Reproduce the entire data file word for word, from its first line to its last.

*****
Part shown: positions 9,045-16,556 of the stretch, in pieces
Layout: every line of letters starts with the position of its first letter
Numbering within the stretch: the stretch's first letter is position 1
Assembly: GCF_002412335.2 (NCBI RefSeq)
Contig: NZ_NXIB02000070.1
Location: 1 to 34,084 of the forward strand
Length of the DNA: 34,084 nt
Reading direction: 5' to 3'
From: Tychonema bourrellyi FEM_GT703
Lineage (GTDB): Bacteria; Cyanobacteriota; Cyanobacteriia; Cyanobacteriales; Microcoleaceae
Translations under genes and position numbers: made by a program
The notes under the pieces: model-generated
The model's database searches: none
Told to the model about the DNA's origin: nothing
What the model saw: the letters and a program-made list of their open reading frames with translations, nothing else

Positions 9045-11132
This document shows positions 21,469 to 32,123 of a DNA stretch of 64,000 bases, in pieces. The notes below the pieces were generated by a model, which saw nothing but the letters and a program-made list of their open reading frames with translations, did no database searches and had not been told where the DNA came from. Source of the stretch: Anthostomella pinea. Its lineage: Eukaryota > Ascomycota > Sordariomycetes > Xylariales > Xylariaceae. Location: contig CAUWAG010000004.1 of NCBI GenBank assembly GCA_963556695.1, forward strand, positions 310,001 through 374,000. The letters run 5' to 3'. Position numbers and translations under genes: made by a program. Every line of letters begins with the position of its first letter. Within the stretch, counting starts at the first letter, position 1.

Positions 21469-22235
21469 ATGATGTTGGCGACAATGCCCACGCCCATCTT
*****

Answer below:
Part shown: positions 9,045-16,556 of the stretch, in pieces
Layout: every line of letters starts with the position of its first letter
Numbering within the stretch: the stretch's first letter is position 1
Assembly: GCF_002412335.2 (NCBI RefSeq)
Contig: NZ_NXIB02000070.1
Location: 1 to 34,084 of the forward strand
Length of the DNA: 34,084 nt
Reading direction: 5' to 3'
From: Tychonema bourrellyi FEM_GT703
Lineage (GTDB): Bacteria; Cyanobacteriota; Cyanobacteriia; Cyanobacteriales; Microcoleaceae
Translations under genes and position numbers: made by a program
The notes under the pieces: model-generated
The model's database searches: none
Told to the model about the DNA's origin: nothing
What the model saw: the letters and a program-made list of their open reading frames with translations, nothing else

Positions 9045-11132
This document shows positions 21,469 to 32,123 of a DNA stretch of 64,000 bases, in pieces. The notes below the pieces were generated by a model, which saw nothing but the letters and a program-made list of their open reading frames with translations, did no database searches and had not been told where the DNA came from. Source of the stretch: Anthostomella pinea. Its lineage: Eukaryota > Ascomycota > Sordariomycetes > Xylariales > Xylariaceae. Location: contig CAUWAG010000004.1 of NCBI GenBank assembly GCA_963556695.1, forward strand, positions 310,001 through 374,000. The letters run 5' to 3'. Position numbers and translations under genes: made by a program. Every line of letters begins with the position of its first letter. Within the stretch, counting starts at the first letter, position 1.

Positions 21469-22235
21469 ATGATGTTGGCGACAATGCCCACGCCCATCTT